Like many others, I always assumed that Watch Night was a fairly standard Christian religious service -- made a bit more Afro centric because that's what happens when elements of Christianity become linked with the Black Church .
Still, it seemed that predominately White Christian churches did not include Watch Night services on their calendars, but focused instead on Christmas Eve programs. In fact, there were instances where clergy in mainline denominations wondered aloud about the propriety of linking religious services with a secular holiday like New Year's Eve.
However, there is a reason for the importance of New Year's Eve services in African American congregations. The Watch Night Services in Black communities that we celebrate today can be traced back to gatherings on December 31, 1862, also known as "Freedom's Eve."
On that night, Blacks came together in churches and private homes all across the nation, anxiously awaiting news that the Emancipation Proclamation actually had become law. Then, at the stroke of midnight, it was January 1, 1863, and all slaves in the Confederate States were declared legally free. When the news was received, there were prayers, shouts and songs of joy as people fell to their knees and thanked God.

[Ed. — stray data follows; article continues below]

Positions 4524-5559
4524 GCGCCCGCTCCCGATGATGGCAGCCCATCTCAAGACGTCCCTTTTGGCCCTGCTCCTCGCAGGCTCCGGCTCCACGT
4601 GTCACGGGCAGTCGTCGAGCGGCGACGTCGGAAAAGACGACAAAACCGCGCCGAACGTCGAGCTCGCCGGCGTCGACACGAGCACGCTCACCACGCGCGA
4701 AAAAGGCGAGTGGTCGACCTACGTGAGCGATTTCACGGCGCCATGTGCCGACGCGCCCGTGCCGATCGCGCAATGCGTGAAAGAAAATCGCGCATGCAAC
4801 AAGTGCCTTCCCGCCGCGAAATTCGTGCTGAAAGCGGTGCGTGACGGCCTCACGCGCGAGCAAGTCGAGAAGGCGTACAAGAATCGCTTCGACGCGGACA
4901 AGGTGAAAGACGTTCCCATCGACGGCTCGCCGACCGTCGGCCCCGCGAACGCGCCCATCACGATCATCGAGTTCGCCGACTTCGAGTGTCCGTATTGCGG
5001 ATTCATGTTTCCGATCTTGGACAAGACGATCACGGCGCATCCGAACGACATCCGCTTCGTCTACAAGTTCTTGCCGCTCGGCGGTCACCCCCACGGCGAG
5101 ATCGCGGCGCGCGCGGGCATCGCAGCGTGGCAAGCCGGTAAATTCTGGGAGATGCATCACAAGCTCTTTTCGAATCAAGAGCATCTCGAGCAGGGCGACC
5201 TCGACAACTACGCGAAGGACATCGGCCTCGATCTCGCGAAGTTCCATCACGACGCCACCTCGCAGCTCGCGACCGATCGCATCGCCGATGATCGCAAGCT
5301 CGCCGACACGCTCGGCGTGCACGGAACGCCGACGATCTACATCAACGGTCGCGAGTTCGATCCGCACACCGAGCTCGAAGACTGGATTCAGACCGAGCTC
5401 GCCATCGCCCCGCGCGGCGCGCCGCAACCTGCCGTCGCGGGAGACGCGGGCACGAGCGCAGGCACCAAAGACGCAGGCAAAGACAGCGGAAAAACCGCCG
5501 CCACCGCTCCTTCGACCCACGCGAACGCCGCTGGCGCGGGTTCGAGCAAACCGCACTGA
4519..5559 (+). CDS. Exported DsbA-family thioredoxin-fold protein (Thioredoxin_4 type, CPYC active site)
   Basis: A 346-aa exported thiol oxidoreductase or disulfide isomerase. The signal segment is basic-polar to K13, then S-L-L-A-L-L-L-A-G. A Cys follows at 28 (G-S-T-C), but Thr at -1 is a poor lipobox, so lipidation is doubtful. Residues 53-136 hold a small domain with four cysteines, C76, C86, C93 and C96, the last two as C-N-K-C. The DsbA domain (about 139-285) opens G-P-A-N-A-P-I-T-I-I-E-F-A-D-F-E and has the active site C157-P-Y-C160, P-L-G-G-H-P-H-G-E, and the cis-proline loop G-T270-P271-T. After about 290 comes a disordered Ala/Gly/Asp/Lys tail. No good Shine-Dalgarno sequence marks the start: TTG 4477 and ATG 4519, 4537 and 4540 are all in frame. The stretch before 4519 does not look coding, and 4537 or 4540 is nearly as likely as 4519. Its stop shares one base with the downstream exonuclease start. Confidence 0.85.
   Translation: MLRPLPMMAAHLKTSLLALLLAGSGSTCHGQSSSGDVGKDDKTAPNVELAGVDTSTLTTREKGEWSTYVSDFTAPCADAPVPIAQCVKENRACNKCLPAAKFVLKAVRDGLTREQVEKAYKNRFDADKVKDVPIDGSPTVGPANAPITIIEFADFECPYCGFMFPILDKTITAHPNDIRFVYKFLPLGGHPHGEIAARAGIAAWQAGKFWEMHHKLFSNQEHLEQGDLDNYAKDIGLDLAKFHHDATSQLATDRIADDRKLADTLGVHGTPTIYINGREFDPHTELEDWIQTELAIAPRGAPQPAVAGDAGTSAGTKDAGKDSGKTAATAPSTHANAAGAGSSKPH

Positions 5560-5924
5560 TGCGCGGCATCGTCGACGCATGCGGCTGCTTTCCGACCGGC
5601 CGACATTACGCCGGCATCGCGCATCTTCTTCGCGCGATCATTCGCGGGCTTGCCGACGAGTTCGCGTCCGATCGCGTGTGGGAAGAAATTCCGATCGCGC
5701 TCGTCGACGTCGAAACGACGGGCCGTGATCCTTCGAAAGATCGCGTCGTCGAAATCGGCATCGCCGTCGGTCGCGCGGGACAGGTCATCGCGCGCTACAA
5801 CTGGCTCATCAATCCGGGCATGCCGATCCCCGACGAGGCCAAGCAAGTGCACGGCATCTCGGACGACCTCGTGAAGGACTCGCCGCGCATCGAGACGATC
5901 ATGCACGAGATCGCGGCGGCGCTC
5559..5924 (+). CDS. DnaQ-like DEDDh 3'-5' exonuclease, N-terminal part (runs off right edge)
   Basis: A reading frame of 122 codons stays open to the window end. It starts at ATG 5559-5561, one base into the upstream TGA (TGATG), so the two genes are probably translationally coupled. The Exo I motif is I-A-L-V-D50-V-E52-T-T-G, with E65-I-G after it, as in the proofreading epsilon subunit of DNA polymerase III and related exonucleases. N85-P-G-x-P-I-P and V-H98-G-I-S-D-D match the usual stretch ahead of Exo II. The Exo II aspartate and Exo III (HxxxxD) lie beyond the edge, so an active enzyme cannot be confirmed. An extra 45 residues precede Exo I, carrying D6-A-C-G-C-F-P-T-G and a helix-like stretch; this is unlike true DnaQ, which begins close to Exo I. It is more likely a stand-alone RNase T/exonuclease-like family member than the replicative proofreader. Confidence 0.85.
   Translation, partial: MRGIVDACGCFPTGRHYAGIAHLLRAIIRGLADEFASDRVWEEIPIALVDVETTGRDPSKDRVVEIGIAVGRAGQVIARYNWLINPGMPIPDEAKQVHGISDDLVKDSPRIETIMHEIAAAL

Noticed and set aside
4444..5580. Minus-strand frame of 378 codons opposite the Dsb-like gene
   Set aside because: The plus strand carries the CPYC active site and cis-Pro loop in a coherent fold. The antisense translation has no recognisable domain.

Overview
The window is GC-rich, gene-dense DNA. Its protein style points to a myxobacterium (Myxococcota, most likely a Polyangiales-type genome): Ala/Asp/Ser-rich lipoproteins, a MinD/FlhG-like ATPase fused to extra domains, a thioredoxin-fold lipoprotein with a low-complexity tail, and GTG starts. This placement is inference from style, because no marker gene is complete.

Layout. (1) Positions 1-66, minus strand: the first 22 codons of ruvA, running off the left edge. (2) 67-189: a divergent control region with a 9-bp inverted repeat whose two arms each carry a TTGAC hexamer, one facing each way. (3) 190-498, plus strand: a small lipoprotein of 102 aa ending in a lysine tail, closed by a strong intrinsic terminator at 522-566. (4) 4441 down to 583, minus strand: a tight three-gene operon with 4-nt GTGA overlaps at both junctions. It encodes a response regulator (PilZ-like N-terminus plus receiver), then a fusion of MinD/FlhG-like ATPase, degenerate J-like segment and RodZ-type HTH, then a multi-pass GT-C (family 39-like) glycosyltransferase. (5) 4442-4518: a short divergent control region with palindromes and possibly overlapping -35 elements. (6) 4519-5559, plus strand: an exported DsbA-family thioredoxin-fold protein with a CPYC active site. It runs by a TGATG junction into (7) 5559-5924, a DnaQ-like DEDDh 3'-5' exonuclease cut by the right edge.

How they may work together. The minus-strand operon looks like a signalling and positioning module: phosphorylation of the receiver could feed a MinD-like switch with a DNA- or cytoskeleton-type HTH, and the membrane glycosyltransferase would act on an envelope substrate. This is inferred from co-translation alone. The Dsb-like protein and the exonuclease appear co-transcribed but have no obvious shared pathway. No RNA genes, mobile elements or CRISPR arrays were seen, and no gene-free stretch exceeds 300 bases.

Black folks have gathered in churches annually on New Year's Eve ever since, praising God for bringing us safely through another year.
It's been 141 years since that first Freedom's Eve and many of us were never taught the African American history of Watch Night, but tradition still brings us together at this time every year to celebrate "how we got over."
Illustration Citation: Heard and Moseley.Waiting for the hour [Emancipation] December 31, 1862.Carte de visite. Washington, 1863.Prints and Photographs Division
African American Odyssey: A Quest for Full CitizenshipThe Civil War: Part 2Library of Congress
Essay on Watch Night by Charyn D. Sutton, The Onyx GroupOriginally Written December 2000, Revised August 2004
Additional information on the history of Watch Night can be found in Emancipation Proclamation by noted African American historian John Hope Franklin and Forever Free by Dorothy Sterling (out of print).